Blue tooth: Plaque analysis shows medieval nun illustrated precious manuscripts

Beautiful illustrations that adorn treasured medieval manuscripts might have been created not by men, as is usually assumed, but by women.

That's the conclusion drawn as the result of an investigation into the teeth of a woman – perhaps a nun – who died in the 11th century and was buried in the grounds of a German monastery.

Christina WarrinerFlecks of lapis lazuli were found in the teeth of a medieval nun.

Trapped in the tartar that had built up were tiny fragments of lapis lazuli, a mineral brought from Afghanistan and used to create ultramarine, a deep blue pigment. It was so rare and prized that it was more valuable than gold. The pigment was used in paintings and to decorate illustrations in luxury books of the highest quality, only the most skilled scribes and painters would have been entrusted with its use.

The discovery, made by researchers from the University of York and the Max Planck Institute for the Science of Human History, adds to a growing body of evidence that nuns in medieval Europe were not only literate, but also involved in the production of books.

Lapis lazuli was worth more than gold.

Researchers suggest the lapis lazuli may have got into the women's mouth as she licked her brush, shaping it to create fine details.

To identify this vibrant blue pigment trapped in the woman's plaque, physicists and archaeologists at the University of York used a range of light and electron microscopy techniques as well as spectroscopy, including a technique called Raman Spectroscopy.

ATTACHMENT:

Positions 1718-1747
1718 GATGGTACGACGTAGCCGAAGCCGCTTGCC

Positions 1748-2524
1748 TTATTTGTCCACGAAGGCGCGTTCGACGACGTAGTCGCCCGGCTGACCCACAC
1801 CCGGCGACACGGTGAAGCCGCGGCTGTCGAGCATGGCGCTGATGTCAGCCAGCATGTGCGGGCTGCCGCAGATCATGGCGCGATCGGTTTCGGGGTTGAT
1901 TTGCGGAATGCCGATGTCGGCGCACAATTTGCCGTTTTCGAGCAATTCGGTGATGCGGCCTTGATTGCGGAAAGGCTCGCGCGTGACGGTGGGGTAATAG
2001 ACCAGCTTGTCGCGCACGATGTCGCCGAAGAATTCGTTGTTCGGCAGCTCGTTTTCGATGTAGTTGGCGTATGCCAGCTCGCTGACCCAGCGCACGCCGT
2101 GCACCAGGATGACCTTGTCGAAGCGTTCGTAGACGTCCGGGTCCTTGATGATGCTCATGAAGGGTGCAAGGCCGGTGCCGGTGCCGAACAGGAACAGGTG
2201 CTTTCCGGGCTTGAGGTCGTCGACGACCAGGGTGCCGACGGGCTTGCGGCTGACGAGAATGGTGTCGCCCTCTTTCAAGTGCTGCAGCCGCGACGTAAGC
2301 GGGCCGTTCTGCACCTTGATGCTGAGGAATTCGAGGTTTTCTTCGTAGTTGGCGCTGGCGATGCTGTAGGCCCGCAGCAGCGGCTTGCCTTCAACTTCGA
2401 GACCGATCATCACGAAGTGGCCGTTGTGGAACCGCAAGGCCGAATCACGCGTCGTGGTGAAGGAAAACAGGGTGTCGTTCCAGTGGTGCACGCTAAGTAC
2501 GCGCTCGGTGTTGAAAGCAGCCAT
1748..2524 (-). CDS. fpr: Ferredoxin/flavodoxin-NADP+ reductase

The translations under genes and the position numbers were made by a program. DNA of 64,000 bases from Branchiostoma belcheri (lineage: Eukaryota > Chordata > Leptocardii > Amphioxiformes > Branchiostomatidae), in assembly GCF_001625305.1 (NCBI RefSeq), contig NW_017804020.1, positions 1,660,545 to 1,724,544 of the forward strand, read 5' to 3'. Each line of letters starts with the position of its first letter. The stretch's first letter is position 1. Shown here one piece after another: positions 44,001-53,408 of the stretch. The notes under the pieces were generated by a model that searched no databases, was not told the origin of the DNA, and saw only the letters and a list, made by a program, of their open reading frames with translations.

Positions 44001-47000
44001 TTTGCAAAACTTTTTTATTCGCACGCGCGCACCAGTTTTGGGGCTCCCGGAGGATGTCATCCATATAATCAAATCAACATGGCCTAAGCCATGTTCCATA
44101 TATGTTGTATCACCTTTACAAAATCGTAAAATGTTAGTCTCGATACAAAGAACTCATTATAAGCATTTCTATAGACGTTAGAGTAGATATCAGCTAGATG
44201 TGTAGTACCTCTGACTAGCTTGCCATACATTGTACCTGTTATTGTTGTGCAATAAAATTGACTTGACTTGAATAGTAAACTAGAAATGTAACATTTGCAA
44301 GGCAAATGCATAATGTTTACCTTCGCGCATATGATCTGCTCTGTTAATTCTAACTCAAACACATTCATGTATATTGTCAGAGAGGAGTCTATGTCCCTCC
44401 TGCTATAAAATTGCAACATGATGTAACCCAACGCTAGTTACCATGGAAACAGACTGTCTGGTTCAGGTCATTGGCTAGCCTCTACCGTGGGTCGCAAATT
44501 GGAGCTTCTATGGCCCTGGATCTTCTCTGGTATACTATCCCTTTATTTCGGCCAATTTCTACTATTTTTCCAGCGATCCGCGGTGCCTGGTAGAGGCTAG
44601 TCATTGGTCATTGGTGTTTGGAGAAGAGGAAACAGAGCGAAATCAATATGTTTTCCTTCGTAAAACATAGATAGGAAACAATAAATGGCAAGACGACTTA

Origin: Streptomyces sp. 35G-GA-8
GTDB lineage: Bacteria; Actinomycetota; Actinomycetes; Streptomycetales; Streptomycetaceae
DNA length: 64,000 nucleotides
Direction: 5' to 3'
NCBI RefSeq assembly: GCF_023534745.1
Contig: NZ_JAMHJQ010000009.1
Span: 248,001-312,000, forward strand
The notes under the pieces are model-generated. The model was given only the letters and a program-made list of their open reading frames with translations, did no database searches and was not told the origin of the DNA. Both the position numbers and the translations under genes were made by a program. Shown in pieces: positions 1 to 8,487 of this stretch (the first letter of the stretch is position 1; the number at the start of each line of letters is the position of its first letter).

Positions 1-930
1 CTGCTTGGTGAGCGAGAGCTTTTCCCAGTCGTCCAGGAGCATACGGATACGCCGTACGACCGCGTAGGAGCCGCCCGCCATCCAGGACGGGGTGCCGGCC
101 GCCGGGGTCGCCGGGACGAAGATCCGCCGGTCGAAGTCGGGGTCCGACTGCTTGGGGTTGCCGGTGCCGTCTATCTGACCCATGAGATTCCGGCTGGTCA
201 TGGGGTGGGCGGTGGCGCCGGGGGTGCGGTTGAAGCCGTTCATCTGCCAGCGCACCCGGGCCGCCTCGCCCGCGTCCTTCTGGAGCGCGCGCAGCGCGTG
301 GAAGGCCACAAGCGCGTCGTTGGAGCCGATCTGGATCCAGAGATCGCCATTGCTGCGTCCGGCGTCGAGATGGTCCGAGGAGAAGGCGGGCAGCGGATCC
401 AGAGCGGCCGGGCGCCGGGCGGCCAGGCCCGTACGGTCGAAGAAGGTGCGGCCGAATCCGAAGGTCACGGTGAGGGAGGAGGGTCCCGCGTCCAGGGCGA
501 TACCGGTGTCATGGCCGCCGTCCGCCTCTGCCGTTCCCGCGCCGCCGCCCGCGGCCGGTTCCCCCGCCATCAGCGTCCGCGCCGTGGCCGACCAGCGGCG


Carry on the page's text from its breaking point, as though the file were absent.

Dr Anita Radini, from the university's Department of Archaeology, said: 'Early scribes and illuminators are largely anonymous and invisible because before the 15th century they rarely signed their work.

Christina WarrinerFoundations of the church associated with a medieval women's religious community at Dalheim, Germany.

'However, the commissioning of talented female scribes to produce manuscripts using expensive and sophisticated methods has precedent, with historical sources from Germany recording the commissioning of a luxury manuscript to be produced by nuns.

'In Germany, women's monastic communities were made up of noble or aristocratic women, many of whom were highly educated. These women would have lived lives free from hard labour and our skeleton fits this profile as it belonged to a middle-aged woman and showed no sign of occupational stress.'

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